How to Tell if You Need to Refill or Replace Your Propane Tank
If you’re an avid griller, changing the propane is something that you will have to deal with (unless you have a natural gas hookup), but how do you tell if you need to refill your propane tank? How do you tell if you need to replace your propane tank? Knowing how much propane you have left, and other safety factors are an important part of your regular grill maintenance.
How To Tell If You Need A Refill
There are a few ways to tell if you need to refill your propane tank. Rather than running out of propane in the middle of grilling – been there, done that, - you should check your propane levels before you start cooking. You don’t need to do this if you filled the tank a couple weeks ago and have only grilled a few steaks and burgers. However, if you’ve done a few roasts and grilled every night for a week, you will want to check.
Did you know that you will get more propane into a cylinder when the air around the tank is cooler? (Not freezing temperatures, but a nice temperate day vs. days that are 86°F / 30°C.)
Check by Weight:
This method can be inaccurate if you are just picking up the tank itself and testing the weight by how heavy it feels. Although you can get answers that are a little bit more accurate if you weigh the propane tank on a scale. Generally the regular propane tanks you see at gas stations and hardware stores are the “20 lb.” tanks. The tare weight (empty weight) of a cylinder is approximately 17 lbs. / 8 kgs. They hold roughly 20 lbs. / 9 kgs. of propane when filled. To figure out how much propane you have left in your tank, weigh the tank and subtract the tare weight. You can find the tare weight of your propane cylinder on the handle of the tank.
The Water Test:
Do you need to know if you have enough propane to cook dinner tonight? Fill a cup with hot tap water and pour it down the side of the tank in question. Feel the side of the tank. It will be cold to the touch where there is propane. The top of the cold indicates where on the tank your propane level starts.
Napoleon recommends - every time you change/reinstall your propane tank - that you double-check the seal on the propane tank for cracks and breaks or missing pieces before fitting the regulator back on and then perform a leak test.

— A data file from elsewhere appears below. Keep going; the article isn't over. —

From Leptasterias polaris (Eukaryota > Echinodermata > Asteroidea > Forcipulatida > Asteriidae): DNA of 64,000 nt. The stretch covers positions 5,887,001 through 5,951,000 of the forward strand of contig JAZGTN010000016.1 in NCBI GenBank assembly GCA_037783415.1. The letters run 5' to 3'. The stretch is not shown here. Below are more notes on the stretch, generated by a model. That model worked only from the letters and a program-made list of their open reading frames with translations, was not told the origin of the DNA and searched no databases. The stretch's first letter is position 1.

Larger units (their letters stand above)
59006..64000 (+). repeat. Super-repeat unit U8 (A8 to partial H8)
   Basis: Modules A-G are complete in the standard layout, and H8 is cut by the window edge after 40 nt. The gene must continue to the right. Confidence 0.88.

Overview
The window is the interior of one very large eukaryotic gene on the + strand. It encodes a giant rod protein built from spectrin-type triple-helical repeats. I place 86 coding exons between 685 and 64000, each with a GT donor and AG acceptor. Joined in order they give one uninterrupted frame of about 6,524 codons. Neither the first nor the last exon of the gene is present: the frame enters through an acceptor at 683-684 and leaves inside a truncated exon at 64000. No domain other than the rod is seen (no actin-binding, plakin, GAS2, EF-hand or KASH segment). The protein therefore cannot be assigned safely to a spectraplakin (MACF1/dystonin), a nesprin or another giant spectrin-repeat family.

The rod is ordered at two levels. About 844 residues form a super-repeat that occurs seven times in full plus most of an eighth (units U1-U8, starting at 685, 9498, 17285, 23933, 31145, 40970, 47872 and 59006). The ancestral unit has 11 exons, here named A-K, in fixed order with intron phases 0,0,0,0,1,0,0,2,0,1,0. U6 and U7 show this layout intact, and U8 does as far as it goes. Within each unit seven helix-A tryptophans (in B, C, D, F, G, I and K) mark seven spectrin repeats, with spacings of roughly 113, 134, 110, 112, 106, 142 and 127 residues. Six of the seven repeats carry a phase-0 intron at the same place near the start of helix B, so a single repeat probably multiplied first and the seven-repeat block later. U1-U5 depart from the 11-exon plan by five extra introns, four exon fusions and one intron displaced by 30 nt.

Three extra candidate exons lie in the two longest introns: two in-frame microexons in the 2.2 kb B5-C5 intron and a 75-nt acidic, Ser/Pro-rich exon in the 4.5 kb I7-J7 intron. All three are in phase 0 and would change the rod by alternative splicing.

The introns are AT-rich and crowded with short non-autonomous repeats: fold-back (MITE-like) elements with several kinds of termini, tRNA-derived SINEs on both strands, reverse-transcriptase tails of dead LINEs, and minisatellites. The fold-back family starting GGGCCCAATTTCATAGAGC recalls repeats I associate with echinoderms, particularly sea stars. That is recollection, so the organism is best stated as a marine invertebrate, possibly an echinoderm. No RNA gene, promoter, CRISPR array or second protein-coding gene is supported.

How To Tell If You Need To Replace Your Propane Tank
You may not realize it but your propane tank has an expiration date on it. It is between 10 and 12 years from the date of manufacture as seen on the handle of the tank – near where you find the tare weight. This depends on the legislations where you live. Tanks may be re-qualified by licensed professionals this adds about five years to a tank’s lifespan before it needs to be re-qualified again.
A propane tank that is expired, dented, or rusty should not be refilled.
Old/empty propane tanks will have residual propane in them and need to be disposed of at hazardous waste collection sites.
Do not throw old propane tanks into your household garbage or recycling.
This goes for the portable propane cylinders as well.
Using propane is a convenient way to power your Napoleon Grill. As part of your regular grill maintenance, inspecting and changing your grill’s propane tank is an important part of that. Knowing how much propane you have left is vital to avoiding the embarrassment of getting a refill in the middle of cooking. Tell us your propane stories by sharing on our social pages like Facebook and Instagram, using the hashtags #PropaneBBQ and #NapoleonGrill.